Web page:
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Paul Ryan
Paul Ryan

Posted on • Originally published at Medium

Animate a Robot with Greensock

So, today we are going to animate a Robot SVG using the GreenSock library. I haven't even started the work yet, but by the time you're reading this article I will be done. I have decided to document my journey of creating this animation so by the end I can teach you so you won't have to face the same struggles (fingers crossed 🤞) .

This article will focus on creating 3 animations for our robot; blinking, antenna wiggle and making the robot move a little. So let's get started!

The first thing we need to do is go find a Robot SVG. I absolutely love Illustrations for finding cool SVG images. I downloaded the Robot SVG from there but I made it a lot cleaner than the original so it is actually possible to animate it. The following is our Robot.

So with the SVG in place, we have our starting point, now let's go animate this shit!

Make sure to fork my pen if you want to follow along as you will need the Greensock dependency.

Link to the final Codepen is here.

Making The Robot Move

Let's write some Javascript.

Create a function called moveUpAndDown which will will do as it says.

const moveUpAndDown = () => {}

For this movement to work, we need to move 3 areas of the robot - the arms, the body and the head. We use document.querySelector().

Code is:

const body = document.querySelector('#body')
const head = document.querySelector('#head')
const arms = document.querySelector('#arms')

As you can see, we haven't used the wonderful Greensock library yet, we will start now by using TweenMax to animate all the parts at the same time. You don't actually need to put the elements in variables, you can just pass the selector to TweenMax but this is the way I prefer to do it.

We will use the to method to move our robot parts, the code is:[body, head, arms], 0.3, {y: '20px', yoyo: true, repeat: 1});

This may look a bit daunting but it is actually quite simple, the signature of the method is:

.to( target:Object, duration:Number, vars:Object, position:* )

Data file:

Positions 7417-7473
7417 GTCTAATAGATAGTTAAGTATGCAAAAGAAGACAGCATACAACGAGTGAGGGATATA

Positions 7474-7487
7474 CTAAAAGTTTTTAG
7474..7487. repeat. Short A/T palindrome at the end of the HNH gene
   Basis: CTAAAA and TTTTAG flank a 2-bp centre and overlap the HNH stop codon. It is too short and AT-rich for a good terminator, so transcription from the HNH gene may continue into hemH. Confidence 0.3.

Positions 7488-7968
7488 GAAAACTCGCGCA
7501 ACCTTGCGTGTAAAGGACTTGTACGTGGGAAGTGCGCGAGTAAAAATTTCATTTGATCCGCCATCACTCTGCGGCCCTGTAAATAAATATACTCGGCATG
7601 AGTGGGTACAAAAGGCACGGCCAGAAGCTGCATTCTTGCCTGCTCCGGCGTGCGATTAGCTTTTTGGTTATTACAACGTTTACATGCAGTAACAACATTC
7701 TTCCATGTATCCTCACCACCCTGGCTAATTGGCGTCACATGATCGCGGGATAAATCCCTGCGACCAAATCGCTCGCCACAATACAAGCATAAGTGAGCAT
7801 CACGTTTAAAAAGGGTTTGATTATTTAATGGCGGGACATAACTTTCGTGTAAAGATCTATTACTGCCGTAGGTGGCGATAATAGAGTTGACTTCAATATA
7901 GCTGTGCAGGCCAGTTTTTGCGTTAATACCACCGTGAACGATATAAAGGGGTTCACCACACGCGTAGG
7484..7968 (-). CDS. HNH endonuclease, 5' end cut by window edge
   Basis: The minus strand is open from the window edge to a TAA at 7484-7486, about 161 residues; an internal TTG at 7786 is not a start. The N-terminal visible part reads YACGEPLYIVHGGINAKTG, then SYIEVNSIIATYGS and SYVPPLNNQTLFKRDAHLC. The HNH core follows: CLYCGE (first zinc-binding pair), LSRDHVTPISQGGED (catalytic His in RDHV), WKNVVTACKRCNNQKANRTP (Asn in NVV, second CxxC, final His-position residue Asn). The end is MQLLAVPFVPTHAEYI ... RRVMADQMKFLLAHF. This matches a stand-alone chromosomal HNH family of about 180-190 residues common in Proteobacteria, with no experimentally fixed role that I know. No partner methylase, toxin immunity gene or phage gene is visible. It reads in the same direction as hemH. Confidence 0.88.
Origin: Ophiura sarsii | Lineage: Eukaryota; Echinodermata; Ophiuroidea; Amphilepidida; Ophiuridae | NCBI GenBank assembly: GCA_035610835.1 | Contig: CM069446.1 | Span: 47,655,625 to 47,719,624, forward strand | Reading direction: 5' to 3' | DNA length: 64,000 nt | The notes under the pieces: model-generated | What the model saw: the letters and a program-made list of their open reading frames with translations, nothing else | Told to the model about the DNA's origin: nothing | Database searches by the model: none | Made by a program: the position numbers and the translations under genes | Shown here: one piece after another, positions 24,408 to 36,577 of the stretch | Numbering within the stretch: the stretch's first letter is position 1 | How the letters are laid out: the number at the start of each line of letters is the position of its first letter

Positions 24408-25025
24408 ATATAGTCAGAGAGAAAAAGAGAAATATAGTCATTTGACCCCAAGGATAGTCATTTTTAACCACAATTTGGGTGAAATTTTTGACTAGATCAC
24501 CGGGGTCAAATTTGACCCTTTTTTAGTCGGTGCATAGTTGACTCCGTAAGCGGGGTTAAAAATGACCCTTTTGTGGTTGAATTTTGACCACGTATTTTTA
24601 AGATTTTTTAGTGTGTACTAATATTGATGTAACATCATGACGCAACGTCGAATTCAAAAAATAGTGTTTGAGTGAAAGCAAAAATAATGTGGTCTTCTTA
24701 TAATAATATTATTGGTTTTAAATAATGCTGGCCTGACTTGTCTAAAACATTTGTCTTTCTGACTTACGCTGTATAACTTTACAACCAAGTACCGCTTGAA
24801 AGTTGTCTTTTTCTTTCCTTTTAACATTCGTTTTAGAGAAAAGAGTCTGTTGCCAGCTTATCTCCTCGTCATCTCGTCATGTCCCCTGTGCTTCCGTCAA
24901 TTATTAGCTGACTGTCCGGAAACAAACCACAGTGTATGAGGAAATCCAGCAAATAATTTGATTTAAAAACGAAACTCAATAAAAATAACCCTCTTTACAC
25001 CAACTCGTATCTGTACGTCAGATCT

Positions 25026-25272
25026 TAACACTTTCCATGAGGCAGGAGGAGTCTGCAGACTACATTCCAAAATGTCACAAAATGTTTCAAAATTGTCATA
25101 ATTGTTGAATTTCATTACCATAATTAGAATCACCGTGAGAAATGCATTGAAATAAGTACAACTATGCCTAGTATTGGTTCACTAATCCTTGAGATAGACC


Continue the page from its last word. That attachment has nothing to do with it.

So the object in our case is the body, head, arms, the duration is 300ms and we want to move the y position 20px. The yoyo property will animate the animation back to the start, this saves us having to write code to move it all back which is very useful.

Robot moving up and down

Wiggle The Antenna

This is quite a bit more challenging than above, but will also be a lot more beneficial to our learning so let's do it!

Motivational Shit

Create a wiggleAntenna function as follows:

const wiggleAntenna = () => {}

So to get the antenna to wiggle I needed to change my rect to be a path as we don't have enough control over the rect to achieve the animation. To learn more about SVG paths check out my article here. I then used the q command to add a small curve, the q command accepts two arguments - the control point and end point of the curve (that's the actual definition for it, don't worry, it confuses me too)

q x1 y1, x y

Thankfully q is one the easier commands to understand, I'll explain each point:

Visually it look's like this:
Q command explained visually

Our two antenna's svg code will now look like:

<path id="antenna-1" fill="none" stroke="#3DA4AB" d = "M 54 5 q 0 0 0 50" x="54" y="5" stroke-width="5.38452043"></path>
<path id="antenna-2" fill="none" d="M 108 5 q 0 0 0 50" width="5.38452043" stroke-width="5.38452043" stroke="#3DA4AB" height="46.926779"></path>

The Robot's Antenna

Robot's Antenna

I added ids to the antenna and the ellipses so I can get a reference to them like so:

const antenna_one = document.querySelector('#antenna-1')
const antenna_one_ball = document.querySelector('#antenna-1-ball')
const antenna_two = document.querySelector('#antenna-2')
const antenna_two_ball = document.querySelector('#antenna-2-ball')

What we need to do is simply animate the x1 value, once in a positive direction and once in a negative direction. We will use TimeLineMax so we can chain animations.
Code is:

const wiggle = new TimelineMax(), 0.1, {attr: {d: "M 54 5 q 10 10 0 50"}, repeat: 1, yoyo: true})
  .to(antenna_one, 0.1, {attr: {d: "M 54 5 q -10 10 0 50"}, repeat: 1, yoyo: true})

We will also give a small animation to the antenna ball so it slightly moves

const antenna_one_ball = document.querySelector('#antenna-1-ball'), 0.1, {repeat: 1, yoyo: true, x:1, y:0})

We will do the same for the other antenna and ball, you can see the code in the Codepen but best to do it yourself as a little test.

We should now have the following:

Wiggle Animation
Robot's Antenna Wiggling

Certainly not the sexiest, but served as a good lesson to learn the q command.

Make The Robot Blink

This is not quite as challenging as above, we just need to set scaleY to 0 and have our time set as 100ms which simulates a blink.

Let's create a blink function:

const blink = () => {}

Get a reference to our eyes:

const eye = document.querySelector('#eye-1')
const eye2 = document.querySelector('#eye-2')

Then we just need (note that we can pass multiple elements in an array) :[eye, eye2], 0.2, { scaleY: 0, yoyo: true, repeat: 1, transformOrigin: 'center'})

The transform-origin property is used to change the position of the origin of transformation of an element.

Blinking animation
Robot Blinking

BONUS - Sleep and Wake

I have the code for the SVG in the Codepen, but you should try this one yourself, basically make the robot close his eyes and open them back up through two function calls.
Sleep & Wake
Robot Sleeping and Waking Up


This article is getting a little long so I am going to finish it here, this is some core animations for our robot. I will continue adding more animations and polishing the current ones until we have a fully animated robot.

Hope you learned something.

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